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Len Story Uses Alaska Quakes To Build Leaders

Len Story takes his Anchorage travel club around the country for the experiences Len Story takes his Anchorage travel club around the country for the experiences

When you think baseball, you don’t think Alaska.

But then you’d be missing out on some hardy individuals, such as Anchorage Quakes coach Len Story.

Story’s day job is being the CEO of R&M Consultants, an engineering and surveying firm with locations in Anchorage and Fairbanks. But he has loved baseball since he was 6, thanks to his father, who coached him.

He loves the game so much that he named his children Gehrig and Maris, and his stepson is named Maddux.

He loves baseball so much he helped resurrect the travel ball Quakes team in 2014 after it had gone dormant.

Story, 56, has been involved in coaching baseball in Alaska since 1999, and now coaches a team of 9- to 13-year-olds with a philosophy that stretches beyond the diamond.

“I played Little League when I was a kid, and it was a positive experience,” the Klamath Falls, Ore., native said. “It’s something I wanted to give back.

“We create a teaching opportunity for the lifelong skills . . . It’s about what myself and our coaches can teach (kids) in a life setting and creating lifelong friendships.”

For that, Story is the Ripken Baseball Youth Coach of the Year.

Overcoming Challenges

In a challenging climate—it has been known to snow on Memorial Day—and without a dedicated indoor facility, Story still creates a winning environment for the Quakes.

“Our season is really from May to September,” he said. “We really don’t have an indoor facility right now. . . . It’s a little tougher to play and practice year-round than it is for the kids in the lower 48.”

To Story, it was important to bring back the Quakes name. There are other travel ball teams in Alaska, but none has the history.

“It was a staple of Anchorage, and I’m honored to be involved with it,” said Story, who was long enamored of Alaska’s hunting and fishing, as well as its remoteness.

When he graduated from high school in 1979, Story’s parents gave him a ticket to Alaska. He so enjoyed the trip that he vowed to return, and when he graduated from the Oregon Tech, he returned to Alaska and stayed. He has shown that same level of dedication to baseball, giving his time to coaching in various capacities.

And he has received tremendous support from parents, who are on board with his plan to take the kids to such events as the Ripken Baseball tournaments in Aberdeen, Md., and Pigeon Forge, Tenn.

As you’d imagine, it’s an expensive proposition, costing $1,500-$2,000 per player. R&M sponsors the team, but the parents foot the costs. But Story said every parent has been supportive of the plan to take the kids thousands of miles away.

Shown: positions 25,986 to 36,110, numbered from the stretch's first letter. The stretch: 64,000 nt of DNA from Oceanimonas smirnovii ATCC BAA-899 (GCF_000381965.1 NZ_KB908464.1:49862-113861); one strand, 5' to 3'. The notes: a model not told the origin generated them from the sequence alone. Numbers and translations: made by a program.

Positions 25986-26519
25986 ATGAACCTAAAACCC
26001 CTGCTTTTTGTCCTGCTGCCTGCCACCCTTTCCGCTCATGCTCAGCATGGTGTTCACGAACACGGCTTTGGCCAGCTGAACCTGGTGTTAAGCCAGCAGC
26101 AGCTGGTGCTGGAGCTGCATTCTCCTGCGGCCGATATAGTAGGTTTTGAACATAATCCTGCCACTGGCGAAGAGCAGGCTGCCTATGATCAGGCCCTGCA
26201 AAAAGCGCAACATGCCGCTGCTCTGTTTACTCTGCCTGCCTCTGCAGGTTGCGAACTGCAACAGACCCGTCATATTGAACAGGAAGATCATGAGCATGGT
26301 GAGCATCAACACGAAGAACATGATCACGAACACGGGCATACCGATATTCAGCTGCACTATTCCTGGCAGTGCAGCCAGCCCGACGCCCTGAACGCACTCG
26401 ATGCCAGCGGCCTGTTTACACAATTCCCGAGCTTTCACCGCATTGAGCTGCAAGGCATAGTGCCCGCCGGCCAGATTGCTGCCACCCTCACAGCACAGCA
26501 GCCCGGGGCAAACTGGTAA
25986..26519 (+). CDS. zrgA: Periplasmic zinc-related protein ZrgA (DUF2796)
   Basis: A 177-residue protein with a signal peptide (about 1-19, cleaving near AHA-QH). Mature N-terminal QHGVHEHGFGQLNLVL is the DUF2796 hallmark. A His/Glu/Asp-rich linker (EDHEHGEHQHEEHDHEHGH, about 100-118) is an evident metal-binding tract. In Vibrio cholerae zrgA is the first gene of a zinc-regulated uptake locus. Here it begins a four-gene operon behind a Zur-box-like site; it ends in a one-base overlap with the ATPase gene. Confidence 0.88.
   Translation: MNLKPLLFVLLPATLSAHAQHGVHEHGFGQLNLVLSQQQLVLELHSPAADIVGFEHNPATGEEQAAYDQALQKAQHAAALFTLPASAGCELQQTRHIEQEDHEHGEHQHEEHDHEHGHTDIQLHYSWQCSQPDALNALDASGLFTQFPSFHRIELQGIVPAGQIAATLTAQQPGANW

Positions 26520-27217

“Baseball is what gets families together,” Story said. “It’s team-building, it’s leadership-building and having that time with the team, outside baseball and together, it’s been great.”

Curt Hebert has a unique perspective on Story, as both an assistant coach and a parent of one of the players.

“It’s pretty awesome,” said Hebert, who works for an insurance agency. “I’m proud my son plays for him because the kids are first and foremost in his mind, and one of the really cool things about being a parent and a coach alongside him is, it’s not about him, but about what’s best for the kids.”

Hebert said Story’s contributions go beyond what most parents understand. “There’s just a high level of trust in him and what’s he done,” he said.

For Story, baseball and family go hand-in-hand. One of his favorite parts of coaching baseball is being a mentor to the players and the families off the field.

“It’s the impact I have on the kids,” he said. “We had a full house of kids watching the World Series. That’s what’s important to me, helping build our next set of leaders.”

Hebert said the Story house is the go-to house for the kids, whether it’s about baseball or not. Hebert said Story brought out-of-the-box thinking to the job, including bringing in the kids on Fridays for board meetings in the R&M conference room, where the goal was baseball and beyond.

“It was about how baseball translates into life,” Hebert said. “It’s about getting them to be stronger mentally as well as physically.”

Story got a chance to see that kind of growth up close this season. A 12-year-old who had trouble keeping his emotions in check on the mound earlier in the season was on the mound for the citywide championship. He made it through to pitch a complete game and kept his composure.

“The games have been very rewarding in a sense that you see the practice pay off in a game. (The championship) was one of the best games I’ve had,” Story said.

It’s challenging to making the practices fun, Story acknowledges, especially when it’s cold most of the time. But he remembers, during one get-together with his players, watching some of the kids play wiffle ball, in shorts, when it was 15 degrees.

“That’s baseball in Alaska,” he said.

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